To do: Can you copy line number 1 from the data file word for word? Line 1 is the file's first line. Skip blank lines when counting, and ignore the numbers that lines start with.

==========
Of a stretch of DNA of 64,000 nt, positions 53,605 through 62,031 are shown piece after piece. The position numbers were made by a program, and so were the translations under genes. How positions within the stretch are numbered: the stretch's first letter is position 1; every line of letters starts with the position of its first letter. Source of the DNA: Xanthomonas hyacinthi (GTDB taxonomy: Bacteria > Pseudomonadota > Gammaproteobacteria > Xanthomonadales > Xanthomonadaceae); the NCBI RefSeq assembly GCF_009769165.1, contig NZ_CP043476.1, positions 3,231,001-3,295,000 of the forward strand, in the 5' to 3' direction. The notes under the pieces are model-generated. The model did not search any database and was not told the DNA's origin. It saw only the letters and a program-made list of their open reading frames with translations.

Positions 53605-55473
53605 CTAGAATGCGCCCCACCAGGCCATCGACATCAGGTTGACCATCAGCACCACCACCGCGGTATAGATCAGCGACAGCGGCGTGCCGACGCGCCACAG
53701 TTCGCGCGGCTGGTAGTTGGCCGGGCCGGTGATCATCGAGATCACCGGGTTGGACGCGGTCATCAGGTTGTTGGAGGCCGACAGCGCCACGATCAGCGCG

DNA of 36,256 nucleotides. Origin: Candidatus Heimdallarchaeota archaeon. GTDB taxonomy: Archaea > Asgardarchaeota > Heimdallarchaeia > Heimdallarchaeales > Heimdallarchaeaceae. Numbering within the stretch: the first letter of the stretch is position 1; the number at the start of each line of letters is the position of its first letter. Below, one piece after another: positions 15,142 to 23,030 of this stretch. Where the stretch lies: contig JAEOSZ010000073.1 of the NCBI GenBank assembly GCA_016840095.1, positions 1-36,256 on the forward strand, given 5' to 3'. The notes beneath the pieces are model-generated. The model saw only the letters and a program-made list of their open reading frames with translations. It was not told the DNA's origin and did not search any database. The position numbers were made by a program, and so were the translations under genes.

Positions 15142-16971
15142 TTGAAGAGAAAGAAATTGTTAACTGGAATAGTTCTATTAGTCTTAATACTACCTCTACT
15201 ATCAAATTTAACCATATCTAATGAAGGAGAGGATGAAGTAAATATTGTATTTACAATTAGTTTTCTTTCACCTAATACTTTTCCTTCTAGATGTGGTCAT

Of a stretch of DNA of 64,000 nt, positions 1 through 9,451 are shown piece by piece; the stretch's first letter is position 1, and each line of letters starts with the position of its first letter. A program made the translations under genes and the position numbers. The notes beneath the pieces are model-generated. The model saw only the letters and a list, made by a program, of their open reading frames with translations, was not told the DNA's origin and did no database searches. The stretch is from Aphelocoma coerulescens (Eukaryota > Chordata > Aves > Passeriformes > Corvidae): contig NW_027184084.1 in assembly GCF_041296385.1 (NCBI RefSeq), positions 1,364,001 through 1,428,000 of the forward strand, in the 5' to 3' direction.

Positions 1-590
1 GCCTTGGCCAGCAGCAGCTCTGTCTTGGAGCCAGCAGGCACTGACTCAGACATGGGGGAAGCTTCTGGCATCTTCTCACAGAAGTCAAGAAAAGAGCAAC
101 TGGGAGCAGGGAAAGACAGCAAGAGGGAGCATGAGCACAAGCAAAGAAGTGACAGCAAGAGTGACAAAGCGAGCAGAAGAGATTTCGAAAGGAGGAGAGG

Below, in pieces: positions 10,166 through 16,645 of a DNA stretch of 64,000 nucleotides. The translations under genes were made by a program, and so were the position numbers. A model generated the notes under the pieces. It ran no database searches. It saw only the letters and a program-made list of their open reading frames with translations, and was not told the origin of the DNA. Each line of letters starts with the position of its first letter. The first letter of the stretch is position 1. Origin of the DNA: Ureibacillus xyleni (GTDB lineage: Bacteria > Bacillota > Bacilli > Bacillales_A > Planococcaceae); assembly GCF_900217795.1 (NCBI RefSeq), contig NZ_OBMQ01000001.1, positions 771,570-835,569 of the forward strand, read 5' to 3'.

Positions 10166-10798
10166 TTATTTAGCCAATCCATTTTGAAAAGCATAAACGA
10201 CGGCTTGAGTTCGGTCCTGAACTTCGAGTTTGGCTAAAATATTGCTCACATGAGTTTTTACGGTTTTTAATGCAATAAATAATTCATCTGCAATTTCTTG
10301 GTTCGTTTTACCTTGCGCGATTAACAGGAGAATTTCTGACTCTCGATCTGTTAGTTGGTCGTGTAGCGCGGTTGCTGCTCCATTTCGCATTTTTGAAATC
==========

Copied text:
Of a stretch of DNA of 64,000 nt, positions 53,605 through 62,031 are shown piece after piece. The position numbers were made by a program, and so were the translations under genes. How positions within the stretch are numbered: the stretch's first letter is position 1; every line of letters starts with the position of its first letter. Source of the DNA: Xanthomonas hyacinthi (GTDB taxonomy: Bacteria > Pseudomonadota > Gammaproteobacteria > Xanthomonadales > Xanthomonadaceae); the NCBI RefSeq assembly GCF_009769165.1, contig NZ_CP043476.1, positions 3,231,001-3,295,000 of the forward strand, in the 5' to 3' direction. The notes under the pieces are model-generated. The model did not search any database and was not told the DNA's origin. It saw only the letters and a program-made list of their open reading frames with translations.